• Any vehicle not covered above that isn’t used to transport people or cargo is considered mobile equipment

Driving on Public Roads

Although the business’s liability insurance may cover forklift accidents while on company premises or at a job site, additional coverage might be needed for traveling to and from jobs on public roadways. Several states have made laws that require insurance coverage for mobile equipment when driven on public roads, including forklifts driven to and from a job site.

Forklifts and other mobile equipment are temporarily considered autos when they’re operated on public roads. They should be named on the company’s commercial automobile insurance policy to protect against liability from accidents while the forklift is on a public roadway. Since rules vary from state to state, it’s a good idea to check with your insurance carrier. This is especially important if your forklift is used at job sites outside your home state.

Keeping Forklift Insurance Premiums Low

When additional insurance for forklifts and other mobile equipment is required or recommended, operators should be properly trained and certified to keep premiums low. provides OSHA-approved training that helps operators safely operate forklifts and avoid job site accidents and injuries. Here are a few examples:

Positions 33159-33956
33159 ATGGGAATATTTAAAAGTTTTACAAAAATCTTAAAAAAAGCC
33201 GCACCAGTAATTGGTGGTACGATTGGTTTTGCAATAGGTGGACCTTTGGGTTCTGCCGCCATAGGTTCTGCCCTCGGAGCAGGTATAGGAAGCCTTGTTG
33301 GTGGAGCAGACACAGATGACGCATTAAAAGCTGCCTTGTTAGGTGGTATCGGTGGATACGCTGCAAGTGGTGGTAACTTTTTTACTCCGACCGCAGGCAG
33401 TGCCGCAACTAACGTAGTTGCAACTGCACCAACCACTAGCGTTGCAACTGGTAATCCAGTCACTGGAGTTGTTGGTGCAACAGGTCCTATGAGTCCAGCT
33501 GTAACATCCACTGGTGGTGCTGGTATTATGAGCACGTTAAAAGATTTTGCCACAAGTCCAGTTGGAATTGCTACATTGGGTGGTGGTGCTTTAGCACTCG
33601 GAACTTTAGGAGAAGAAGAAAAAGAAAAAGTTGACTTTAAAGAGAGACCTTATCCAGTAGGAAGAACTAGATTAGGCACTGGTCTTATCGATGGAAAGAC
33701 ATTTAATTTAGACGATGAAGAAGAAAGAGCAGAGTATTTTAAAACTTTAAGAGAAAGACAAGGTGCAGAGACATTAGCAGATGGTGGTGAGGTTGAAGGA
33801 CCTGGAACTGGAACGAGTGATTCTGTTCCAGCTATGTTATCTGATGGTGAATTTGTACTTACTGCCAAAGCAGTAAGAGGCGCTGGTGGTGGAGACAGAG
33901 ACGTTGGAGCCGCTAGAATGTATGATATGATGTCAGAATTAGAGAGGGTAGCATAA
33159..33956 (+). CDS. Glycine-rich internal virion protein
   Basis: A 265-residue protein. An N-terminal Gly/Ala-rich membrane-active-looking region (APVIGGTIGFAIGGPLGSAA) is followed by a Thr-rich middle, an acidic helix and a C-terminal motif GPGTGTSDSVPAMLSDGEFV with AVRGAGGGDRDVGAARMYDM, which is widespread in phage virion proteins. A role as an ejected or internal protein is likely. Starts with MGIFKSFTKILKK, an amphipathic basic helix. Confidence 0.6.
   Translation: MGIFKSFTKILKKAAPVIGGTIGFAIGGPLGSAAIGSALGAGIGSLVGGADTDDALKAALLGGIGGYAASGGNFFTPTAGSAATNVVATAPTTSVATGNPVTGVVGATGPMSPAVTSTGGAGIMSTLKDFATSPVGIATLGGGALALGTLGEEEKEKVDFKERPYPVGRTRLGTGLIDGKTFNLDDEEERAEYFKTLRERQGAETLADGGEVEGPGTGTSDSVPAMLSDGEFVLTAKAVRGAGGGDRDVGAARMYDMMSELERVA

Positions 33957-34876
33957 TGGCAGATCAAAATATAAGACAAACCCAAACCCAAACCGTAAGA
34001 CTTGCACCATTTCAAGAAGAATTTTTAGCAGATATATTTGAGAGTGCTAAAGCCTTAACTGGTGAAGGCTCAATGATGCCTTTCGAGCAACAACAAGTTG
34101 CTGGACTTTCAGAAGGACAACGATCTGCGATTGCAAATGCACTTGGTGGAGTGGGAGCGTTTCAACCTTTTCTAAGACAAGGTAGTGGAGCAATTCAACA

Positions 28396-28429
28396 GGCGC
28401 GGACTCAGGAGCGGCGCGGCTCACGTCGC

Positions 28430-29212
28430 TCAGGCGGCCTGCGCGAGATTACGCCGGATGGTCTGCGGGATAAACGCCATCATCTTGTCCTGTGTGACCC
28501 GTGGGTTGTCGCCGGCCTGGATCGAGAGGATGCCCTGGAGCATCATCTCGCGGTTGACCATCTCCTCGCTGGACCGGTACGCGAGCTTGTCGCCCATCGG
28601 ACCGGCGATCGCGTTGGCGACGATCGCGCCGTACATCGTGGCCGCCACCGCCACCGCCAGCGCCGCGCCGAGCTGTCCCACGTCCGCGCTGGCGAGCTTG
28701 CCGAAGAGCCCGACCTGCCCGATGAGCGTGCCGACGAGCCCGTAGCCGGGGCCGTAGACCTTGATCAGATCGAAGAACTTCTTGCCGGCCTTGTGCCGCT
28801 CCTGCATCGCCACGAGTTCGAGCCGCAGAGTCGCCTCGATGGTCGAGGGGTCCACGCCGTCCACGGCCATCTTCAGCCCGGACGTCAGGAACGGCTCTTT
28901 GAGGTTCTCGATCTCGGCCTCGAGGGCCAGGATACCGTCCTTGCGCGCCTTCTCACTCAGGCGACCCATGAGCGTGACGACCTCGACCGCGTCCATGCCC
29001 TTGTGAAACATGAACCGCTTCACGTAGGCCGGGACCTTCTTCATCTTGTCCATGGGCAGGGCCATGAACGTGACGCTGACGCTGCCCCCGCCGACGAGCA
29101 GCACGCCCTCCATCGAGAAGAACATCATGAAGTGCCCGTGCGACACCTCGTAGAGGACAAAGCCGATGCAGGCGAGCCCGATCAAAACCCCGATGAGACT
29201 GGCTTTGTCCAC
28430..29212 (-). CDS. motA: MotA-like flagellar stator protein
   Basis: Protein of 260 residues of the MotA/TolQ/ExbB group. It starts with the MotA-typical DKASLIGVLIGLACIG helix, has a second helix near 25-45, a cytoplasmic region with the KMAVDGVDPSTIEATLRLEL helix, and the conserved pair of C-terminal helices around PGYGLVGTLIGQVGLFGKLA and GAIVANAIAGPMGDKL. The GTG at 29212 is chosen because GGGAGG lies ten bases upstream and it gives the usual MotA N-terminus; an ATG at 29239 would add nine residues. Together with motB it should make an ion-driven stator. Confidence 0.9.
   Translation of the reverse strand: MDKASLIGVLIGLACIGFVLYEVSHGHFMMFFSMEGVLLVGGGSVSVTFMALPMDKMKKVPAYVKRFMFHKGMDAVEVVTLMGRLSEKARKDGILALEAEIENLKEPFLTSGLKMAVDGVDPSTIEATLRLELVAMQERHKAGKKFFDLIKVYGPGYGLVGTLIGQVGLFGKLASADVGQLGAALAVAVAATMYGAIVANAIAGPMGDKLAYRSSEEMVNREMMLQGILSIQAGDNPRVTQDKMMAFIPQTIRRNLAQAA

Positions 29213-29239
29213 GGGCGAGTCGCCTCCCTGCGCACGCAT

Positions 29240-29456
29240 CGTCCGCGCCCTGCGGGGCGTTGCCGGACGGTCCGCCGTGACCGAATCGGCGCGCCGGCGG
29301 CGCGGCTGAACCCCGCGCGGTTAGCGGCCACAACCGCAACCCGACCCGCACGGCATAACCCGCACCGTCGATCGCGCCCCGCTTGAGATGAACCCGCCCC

• A forklift tipping over and crushing the operator between the vehicle and the surface
  • Injuries from a forklift colliding with another vehicle
  • A forklift striking or running over a worker
  • Objects falling from a forklift and injuring a worker below
  • A worker falling from a raised platform on the vehicle’s forks

A general liability policy will protect against claims for bodily injury or property damage resulting from owning or operating forklifts and other mobile equipment. The coverage applies both on premises and at a job site. An accident occurring while traveling on a public road to a job, however, may not be covered. In some states, it may be necessary to carry separate insurance that specifically covers accidents on public roads. Since forklifts drive on public roads while traveling to and from job sites, they should be included on the company’s auto liability policy. Whatever forklift coverage you need,’s online Forklift Operator Training and Certification can help keep accidents at bay and premiums low.

Make the Workplace Safer Through’s Forklift Operator Training

Becoming a certified forklift operator is fast, convenient, and affordable when you choose’s OSHA-approved training. Using a smartphone, tablet or laptop, you or your employees can complete the training in as little as one hour. Since all class materials are available online 24/7, training can be completed any time and anywhere that’s convenient. What’s more, our graduates receive free lifetime renewal training as required by OSHA every three years.

To get started, contact us online today or call us at (602) 277-0615. You’ll rest easier knowing your forklift operators will soon be properly trained and your workplace will be safer!